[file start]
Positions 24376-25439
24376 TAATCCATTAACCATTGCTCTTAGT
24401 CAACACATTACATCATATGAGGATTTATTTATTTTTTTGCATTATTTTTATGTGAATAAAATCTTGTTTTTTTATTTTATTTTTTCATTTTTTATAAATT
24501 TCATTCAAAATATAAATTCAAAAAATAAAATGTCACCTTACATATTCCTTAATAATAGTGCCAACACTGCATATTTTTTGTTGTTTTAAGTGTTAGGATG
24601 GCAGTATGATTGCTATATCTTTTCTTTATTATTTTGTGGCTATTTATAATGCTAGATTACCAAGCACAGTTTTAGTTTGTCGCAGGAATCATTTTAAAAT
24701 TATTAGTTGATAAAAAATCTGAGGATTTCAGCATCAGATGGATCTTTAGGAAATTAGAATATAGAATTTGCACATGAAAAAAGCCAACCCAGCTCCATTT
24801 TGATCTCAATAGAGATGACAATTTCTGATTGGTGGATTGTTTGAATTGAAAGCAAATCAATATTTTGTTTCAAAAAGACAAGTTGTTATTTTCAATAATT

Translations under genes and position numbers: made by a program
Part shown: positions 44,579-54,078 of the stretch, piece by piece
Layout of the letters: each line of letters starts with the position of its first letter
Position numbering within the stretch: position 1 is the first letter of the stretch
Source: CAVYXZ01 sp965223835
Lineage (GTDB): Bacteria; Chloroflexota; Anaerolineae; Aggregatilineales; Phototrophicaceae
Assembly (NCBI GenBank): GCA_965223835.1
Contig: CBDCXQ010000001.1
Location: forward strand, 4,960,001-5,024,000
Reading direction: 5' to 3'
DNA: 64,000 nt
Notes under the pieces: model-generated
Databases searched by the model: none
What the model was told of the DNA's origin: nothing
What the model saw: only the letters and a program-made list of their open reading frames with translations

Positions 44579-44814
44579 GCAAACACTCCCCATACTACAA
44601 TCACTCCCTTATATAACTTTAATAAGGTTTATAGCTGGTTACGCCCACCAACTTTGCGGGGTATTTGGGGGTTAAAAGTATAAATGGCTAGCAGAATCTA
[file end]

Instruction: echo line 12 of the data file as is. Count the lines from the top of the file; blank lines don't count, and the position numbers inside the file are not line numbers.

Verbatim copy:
Source: CAVYXZ01 sp965223835